Monday, October 1, 2012

Accordance 10: A Worthy Update

Software reviewed: Accordance 10.0.2
OakTree Software, Inc.

Whenever Bible software is updated, I'm always amazed at how many improvements are included. I started using Bible software many years ago when it came on 5.25" floppy disks. After the initial excitement of being able to quickly and easily look up verses and search via key words, I'm glad to say that so many more Bible study possibilities are available in the latest Bible software packages.

As an Accordance user for about ten years now, I've seen it go through some big changes. Accordance 10 has made some positive strides. While it may seem like a minor detail, the move to one unified window for Accordance is something I've wanted for a long time. No longer do I have to reposition various floating windows (palettes). This is especially helpful for those who, like me, work with more than one screen at a time. Bumping Accordance 10 from one screen to another is now much more pleasant due to the unified window structure. You can still "float" windows wherever you want them, by the way.
Accordance 10 features a unified window rather than floating palettes
(click image to enlarge)
Another change I like in Accordance 10 is the quick access to the "search all" feature, which is now right in the toolbar in the top right. Also a welcome addition is the "flex" search option, which is on by default. This uses what is called fuzzy logic to search for various key words that most closely match the phrase typed, thus increasing your chances of finding the passage you are looking for even if you don't quite remember it exactly. You can change this to "exact search" on the fly, for those instances where you know the exact phrasing you want.

What else did Accordance 10 bring? It has narrowed down the number of collections you can choose from when upgrading (six options are available). This is a welcome change since I was often at a loss as to how to determine what steps I should take if I decided to upgrade to additional content since so many options were available.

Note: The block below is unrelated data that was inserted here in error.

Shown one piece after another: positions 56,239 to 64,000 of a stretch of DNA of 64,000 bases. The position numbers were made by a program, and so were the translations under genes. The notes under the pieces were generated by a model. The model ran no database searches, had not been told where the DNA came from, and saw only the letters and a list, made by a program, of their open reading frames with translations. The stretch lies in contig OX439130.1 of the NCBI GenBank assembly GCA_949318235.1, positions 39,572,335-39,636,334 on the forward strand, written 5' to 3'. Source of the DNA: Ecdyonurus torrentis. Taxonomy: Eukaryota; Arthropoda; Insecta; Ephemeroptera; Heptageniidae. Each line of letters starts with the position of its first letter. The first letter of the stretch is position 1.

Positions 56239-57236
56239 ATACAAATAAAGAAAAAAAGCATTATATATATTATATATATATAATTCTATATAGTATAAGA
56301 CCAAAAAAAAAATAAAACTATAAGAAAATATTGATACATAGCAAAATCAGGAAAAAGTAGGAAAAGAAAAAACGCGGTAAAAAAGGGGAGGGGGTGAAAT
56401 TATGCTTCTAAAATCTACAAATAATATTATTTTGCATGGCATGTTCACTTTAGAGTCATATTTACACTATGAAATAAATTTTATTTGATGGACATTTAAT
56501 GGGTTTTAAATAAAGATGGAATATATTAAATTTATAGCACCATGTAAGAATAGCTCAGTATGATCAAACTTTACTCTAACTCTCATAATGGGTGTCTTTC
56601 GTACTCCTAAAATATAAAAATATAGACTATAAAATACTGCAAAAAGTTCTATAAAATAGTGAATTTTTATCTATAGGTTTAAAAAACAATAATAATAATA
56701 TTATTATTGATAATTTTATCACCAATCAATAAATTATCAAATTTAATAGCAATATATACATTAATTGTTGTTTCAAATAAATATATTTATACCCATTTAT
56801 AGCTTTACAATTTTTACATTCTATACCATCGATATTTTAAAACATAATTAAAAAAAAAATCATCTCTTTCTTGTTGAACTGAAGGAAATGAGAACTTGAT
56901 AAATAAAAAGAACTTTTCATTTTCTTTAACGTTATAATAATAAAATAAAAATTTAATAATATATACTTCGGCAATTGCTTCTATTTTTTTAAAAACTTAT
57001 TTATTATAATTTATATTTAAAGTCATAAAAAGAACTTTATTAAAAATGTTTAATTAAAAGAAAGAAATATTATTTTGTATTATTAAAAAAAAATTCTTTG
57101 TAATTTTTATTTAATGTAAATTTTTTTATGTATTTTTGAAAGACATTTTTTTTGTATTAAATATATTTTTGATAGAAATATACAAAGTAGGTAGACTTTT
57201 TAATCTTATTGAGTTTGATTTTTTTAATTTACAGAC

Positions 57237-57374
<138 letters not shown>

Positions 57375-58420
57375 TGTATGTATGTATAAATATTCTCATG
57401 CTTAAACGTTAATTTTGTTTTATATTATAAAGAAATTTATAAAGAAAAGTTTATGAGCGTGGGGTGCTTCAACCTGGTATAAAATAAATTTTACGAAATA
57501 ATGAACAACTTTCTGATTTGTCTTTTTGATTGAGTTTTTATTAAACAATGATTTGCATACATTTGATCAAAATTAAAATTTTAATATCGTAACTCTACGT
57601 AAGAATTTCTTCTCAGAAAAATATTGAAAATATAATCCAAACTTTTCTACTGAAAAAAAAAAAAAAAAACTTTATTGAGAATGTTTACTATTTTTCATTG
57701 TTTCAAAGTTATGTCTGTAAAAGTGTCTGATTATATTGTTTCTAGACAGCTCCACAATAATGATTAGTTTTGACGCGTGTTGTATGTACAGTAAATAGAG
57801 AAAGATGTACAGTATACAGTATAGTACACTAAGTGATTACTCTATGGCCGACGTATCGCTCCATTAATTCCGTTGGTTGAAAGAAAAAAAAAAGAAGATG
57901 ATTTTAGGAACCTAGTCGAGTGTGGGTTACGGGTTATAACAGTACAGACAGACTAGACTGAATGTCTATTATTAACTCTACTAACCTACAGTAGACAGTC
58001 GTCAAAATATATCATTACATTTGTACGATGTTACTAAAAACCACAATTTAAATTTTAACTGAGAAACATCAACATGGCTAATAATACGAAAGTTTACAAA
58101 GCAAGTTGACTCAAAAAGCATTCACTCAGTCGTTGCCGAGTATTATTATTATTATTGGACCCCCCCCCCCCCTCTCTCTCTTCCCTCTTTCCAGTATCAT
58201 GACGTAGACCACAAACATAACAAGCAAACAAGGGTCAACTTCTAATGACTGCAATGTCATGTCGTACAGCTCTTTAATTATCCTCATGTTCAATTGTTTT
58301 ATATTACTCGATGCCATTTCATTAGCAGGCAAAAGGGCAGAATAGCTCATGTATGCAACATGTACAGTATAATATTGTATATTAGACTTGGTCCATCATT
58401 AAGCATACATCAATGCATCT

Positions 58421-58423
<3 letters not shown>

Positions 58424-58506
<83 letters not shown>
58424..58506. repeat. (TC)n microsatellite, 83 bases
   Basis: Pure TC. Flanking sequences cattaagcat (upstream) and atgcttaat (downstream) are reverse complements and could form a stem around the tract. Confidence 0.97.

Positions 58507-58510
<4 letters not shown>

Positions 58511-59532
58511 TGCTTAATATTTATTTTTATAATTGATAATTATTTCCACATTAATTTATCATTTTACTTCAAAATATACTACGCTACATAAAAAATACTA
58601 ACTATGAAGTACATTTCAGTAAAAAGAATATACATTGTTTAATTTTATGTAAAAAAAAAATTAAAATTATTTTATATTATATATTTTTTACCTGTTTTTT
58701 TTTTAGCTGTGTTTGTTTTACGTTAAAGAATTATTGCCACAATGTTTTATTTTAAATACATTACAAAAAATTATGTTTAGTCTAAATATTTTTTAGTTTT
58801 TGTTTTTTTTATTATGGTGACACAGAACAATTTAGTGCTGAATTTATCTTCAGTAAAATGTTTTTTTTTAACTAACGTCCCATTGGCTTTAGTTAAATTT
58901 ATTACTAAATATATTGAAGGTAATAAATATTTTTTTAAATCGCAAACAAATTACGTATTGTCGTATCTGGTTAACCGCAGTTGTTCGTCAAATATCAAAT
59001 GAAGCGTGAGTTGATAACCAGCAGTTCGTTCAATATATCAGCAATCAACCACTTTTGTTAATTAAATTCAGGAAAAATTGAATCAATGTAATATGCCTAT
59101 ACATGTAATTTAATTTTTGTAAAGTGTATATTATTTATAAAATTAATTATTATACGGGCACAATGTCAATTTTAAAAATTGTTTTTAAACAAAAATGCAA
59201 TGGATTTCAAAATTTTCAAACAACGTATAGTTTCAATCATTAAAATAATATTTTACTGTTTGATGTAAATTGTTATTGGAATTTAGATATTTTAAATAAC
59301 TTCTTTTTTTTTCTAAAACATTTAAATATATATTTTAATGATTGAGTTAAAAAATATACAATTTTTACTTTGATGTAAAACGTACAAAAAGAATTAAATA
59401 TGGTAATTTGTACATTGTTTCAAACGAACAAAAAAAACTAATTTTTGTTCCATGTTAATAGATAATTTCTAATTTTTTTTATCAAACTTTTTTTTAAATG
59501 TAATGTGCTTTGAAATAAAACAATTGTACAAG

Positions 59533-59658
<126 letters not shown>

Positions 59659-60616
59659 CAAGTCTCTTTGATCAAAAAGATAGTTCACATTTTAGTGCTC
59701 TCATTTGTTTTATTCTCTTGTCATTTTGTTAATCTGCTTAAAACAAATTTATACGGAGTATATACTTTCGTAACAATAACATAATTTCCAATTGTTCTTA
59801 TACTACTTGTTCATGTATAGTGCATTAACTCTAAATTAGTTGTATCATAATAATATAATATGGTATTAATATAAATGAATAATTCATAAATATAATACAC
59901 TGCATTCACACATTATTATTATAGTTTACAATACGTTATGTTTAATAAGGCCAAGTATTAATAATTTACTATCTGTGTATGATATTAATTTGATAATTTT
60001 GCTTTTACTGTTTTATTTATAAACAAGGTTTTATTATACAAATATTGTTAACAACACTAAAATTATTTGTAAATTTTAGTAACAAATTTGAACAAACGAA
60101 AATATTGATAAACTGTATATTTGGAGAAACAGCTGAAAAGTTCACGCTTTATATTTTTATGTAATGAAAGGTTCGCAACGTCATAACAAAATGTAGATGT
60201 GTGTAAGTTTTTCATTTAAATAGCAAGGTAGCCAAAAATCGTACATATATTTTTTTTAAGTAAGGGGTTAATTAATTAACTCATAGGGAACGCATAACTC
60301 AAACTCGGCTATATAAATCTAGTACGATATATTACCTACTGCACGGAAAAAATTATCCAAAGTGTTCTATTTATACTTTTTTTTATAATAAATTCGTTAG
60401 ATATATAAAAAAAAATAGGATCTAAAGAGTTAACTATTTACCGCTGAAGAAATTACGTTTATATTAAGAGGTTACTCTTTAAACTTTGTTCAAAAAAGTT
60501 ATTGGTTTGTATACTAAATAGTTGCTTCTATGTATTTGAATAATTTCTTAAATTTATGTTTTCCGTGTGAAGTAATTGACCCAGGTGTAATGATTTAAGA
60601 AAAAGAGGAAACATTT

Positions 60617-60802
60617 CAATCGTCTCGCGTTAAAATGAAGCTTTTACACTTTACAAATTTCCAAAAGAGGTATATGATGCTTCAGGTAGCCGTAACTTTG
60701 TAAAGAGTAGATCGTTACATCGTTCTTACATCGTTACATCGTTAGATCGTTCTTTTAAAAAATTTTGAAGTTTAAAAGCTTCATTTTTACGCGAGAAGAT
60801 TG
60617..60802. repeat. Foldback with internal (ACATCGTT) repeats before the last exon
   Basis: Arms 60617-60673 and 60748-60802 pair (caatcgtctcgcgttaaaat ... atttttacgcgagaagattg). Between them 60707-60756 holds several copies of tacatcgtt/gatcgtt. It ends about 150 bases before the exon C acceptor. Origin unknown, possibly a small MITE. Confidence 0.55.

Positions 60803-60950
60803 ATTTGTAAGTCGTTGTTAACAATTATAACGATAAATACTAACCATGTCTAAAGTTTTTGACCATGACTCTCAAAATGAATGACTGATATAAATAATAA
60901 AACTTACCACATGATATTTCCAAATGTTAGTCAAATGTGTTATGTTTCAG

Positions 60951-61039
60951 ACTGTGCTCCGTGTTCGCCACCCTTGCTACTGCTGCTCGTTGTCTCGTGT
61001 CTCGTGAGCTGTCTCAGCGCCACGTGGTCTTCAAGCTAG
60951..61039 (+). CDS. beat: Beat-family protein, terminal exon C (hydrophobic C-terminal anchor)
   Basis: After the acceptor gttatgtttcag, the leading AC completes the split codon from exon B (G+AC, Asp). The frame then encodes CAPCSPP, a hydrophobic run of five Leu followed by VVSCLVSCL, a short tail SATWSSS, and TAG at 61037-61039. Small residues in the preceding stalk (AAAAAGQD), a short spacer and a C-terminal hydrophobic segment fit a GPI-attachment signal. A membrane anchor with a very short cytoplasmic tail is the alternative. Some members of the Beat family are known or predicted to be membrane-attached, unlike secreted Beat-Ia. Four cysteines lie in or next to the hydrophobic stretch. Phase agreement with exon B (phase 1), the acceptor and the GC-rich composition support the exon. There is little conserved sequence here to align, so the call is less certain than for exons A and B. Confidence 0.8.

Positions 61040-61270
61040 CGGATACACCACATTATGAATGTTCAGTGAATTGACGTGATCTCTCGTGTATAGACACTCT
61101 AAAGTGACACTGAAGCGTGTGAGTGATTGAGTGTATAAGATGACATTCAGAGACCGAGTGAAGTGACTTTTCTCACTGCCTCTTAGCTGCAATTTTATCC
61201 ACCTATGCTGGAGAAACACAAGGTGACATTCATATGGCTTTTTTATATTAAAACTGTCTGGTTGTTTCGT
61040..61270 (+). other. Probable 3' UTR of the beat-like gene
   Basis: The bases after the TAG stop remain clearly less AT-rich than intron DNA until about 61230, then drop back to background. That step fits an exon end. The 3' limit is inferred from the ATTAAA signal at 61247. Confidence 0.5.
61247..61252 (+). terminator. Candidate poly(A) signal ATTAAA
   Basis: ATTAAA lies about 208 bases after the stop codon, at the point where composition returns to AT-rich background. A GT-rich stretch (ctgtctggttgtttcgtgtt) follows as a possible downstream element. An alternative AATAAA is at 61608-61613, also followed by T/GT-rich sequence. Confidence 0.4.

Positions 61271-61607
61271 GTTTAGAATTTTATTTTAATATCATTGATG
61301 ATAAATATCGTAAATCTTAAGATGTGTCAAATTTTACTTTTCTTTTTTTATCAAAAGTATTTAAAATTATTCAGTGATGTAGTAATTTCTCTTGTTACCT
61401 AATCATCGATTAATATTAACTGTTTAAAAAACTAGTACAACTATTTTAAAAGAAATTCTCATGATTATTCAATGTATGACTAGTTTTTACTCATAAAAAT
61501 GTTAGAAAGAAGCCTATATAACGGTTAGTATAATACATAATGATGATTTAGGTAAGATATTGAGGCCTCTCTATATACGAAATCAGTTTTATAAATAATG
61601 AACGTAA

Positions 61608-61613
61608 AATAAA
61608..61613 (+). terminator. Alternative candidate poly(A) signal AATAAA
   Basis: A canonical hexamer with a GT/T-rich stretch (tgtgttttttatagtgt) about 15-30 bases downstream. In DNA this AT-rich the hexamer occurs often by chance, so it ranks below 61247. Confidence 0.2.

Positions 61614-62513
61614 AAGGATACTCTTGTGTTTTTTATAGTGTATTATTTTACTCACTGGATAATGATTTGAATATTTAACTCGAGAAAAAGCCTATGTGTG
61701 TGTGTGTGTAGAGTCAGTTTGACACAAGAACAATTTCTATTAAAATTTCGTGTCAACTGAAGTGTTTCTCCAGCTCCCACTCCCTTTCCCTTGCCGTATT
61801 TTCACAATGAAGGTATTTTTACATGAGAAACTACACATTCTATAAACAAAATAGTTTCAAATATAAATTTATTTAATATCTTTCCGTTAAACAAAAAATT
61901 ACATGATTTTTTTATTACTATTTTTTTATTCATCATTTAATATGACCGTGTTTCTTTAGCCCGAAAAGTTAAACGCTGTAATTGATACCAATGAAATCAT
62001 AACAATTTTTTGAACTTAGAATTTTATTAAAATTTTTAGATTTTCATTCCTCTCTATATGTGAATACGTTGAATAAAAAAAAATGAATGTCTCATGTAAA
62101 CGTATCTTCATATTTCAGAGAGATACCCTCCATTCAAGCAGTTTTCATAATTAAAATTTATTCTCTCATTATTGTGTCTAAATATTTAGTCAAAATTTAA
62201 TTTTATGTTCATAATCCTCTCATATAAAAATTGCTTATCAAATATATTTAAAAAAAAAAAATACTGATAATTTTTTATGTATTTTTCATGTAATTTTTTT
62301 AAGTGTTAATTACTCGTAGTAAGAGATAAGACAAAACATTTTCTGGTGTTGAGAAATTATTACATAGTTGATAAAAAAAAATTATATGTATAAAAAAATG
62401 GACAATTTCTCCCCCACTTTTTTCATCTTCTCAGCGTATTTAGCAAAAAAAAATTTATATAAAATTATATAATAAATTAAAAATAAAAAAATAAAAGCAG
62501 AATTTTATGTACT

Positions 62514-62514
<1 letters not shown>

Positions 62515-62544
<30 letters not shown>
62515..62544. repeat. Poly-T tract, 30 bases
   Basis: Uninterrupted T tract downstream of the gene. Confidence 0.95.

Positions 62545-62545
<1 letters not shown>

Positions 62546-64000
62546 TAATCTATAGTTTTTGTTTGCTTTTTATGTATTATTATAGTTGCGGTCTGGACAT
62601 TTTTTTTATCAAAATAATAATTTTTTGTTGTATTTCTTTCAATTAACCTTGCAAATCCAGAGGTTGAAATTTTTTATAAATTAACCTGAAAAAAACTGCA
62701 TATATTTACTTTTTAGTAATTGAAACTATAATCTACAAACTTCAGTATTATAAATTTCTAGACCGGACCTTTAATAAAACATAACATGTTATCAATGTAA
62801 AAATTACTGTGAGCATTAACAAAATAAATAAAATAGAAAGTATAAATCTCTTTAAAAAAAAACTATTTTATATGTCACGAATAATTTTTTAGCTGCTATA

Accordance 10 also offers an updated library, which is an improvement over the previous version. It's easier to see the title of a resource along with getting instant information about it by clicking the letter "i" that pops up when you hover over a title. I still think Bible software can make some improvements to how users manage their libraries, which can become quite vast these days. Neither Accordance or Logos Bible Software seem to have mastered how to quickly and easily manage your electronic library. Maybe something along the lines of iBooks is in order, where resources can be grouped on virtual shelves.

On the whole, Accordance 10 is a welcome update and certainly worth every penny of the $49.99 upgrade cost. By the way, if you want a preview of what Accordance 10 includes, you can check the website, but also may wish to review some recent video podcasts Accordance offers via Lighting the Lamp.

One more thing: For many years the only way to run Accordance on Windows was via an emulator, but according to OakTree Software a native Windows version of Accordance is coming in 2013.

Note: OakTree Software graciously provided me with a free review copy of Accordance 10.

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